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A gene called deleted in colon cancer (DCC) has been identified on a region of chromosome 18, which is deleted in 70% of colorectal cancers. The DCC gene encodes a protein belonging to the immunoglobulin superfamily with similarity to the N-CAM transmembrane proteins and is a putative tumor-suppressor gene. Alternative splicing of transcripts of transmembrane proteins, including N-CAM, is known to occur, resulting in different isoforms of the protein. Using five antibodies against the DCC gene product (three monoclonal antibodies raised in our laboratory, one commercially available antibody, and a rabbit polyclonal antibody), we have demonstrated by immunostaining a DCC protein isoform in reticuloendothelial cells in human thymus, tonsil, and lymph node. This can be distinguished from another isoform described in normal colonic epithelium, because this latter is not demonstrable with the antibodies we have used. It could not be detected in normal colonic epithelium, polyps or colorectal carcinomas. This restrictive distribution suggests that not all DCC gene products are important in colonic cancer.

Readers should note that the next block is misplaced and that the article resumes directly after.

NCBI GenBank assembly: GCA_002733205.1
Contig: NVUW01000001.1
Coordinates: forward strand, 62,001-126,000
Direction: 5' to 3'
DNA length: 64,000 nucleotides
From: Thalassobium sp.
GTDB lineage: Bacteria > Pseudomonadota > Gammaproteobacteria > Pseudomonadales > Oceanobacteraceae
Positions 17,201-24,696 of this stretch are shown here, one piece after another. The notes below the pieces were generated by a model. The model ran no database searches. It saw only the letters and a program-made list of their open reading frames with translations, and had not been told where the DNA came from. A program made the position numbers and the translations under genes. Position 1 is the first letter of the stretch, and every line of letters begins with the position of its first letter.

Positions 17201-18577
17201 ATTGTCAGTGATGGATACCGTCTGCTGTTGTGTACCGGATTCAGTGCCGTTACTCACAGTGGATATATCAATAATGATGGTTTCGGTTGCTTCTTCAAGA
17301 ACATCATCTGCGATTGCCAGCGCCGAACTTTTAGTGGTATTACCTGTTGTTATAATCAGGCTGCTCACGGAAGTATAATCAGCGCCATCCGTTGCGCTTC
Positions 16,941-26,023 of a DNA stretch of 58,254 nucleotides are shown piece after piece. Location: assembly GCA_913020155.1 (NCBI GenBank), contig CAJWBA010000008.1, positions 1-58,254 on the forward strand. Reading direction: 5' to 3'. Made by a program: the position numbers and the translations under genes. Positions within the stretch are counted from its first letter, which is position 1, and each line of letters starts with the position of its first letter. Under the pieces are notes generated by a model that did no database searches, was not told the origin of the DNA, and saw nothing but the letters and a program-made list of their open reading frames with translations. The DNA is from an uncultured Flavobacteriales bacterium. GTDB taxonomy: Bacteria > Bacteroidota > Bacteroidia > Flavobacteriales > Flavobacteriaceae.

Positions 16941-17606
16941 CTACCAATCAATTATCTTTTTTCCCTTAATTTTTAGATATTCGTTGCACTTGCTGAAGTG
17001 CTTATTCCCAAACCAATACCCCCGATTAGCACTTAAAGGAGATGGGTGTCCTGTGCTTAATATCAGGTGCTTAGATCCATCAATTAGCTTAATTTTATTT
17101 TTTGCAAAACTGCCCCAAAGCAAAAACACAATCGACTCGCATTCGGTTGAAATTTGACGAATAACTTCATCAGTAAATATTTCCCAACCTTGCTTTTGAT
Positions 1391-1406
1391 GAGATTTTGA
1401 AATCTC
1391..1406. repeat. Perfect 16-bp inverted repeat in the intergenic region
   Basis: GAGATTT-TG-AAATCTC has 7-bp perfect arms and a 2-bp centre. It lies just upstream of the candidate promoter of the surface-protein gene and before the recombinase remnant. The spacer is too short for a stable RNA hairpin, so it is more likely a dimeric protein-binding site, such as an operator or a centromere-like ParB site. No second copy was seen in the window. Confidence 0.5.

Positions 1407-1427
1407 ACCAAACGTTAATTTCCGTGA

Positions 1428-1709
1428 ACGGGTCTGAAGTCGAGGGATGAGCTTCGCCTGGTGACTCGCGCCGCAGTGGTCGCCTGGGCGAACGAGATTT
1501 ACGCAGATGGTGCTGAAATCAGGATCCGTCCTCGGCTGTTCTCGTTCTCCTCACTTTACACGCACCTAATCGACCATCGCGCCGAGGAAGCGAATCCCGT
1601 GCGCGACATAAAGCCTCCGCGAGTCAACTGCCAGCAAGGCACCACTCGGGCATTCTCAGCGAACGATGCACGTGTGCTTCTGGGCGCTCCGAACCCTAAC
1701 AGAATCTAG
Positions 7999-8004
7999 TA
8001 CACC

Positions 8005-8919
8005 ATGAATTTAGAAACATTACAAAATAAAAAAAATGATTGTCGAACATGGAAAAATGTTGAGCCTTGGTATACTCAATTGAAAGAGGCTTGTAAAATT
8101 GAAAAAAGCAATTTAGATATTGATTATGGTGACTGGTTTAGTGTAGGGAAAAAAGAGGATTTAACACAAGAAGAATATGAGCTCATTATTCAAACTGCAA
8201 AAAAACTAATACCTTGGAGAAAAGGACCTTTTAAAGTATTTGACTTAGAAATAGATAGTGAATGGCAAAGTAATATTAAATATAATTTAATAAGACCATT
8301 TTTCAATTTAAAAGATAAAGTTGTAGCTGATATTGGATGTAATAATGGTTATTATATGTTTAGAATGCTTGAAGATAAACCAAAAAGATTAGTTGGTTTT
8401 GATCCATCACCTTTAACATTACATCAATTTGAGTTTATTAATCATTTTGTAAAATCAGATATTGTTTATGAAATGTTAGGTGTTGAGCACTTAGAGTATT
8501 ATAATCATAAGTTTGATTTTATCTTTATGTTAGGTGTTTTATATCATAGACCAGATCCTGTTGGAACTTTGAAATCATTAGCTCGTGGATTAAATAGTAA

Journal article


Cancer Res

Publication Date





5628 - 5631


3T3 Cells, Animals, Antibodies, Monoclonal, Cell Adhesion Molecules, Colon, Colorectal Neoplasms, DCC Receptor, Humans, Intestinal Polyps, Kidney Glomerulus, Lymphoid Tissue, Mice, Receptors, Cell Surface, Tumor Cells, Cultured, Tumor Suppressor Proteins